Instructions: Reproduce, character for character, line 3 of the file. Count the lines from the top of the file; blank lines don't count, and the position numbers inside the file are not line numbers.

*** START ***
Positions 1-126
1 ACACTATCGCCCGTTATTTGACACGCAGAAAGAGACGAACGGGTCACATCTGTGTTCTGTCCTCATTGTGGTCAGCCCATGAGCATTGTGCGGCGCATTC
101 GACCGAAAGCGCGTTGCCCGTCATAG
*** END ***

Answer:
101 GACCGAAAGCGCGTTGCCCGTCATAG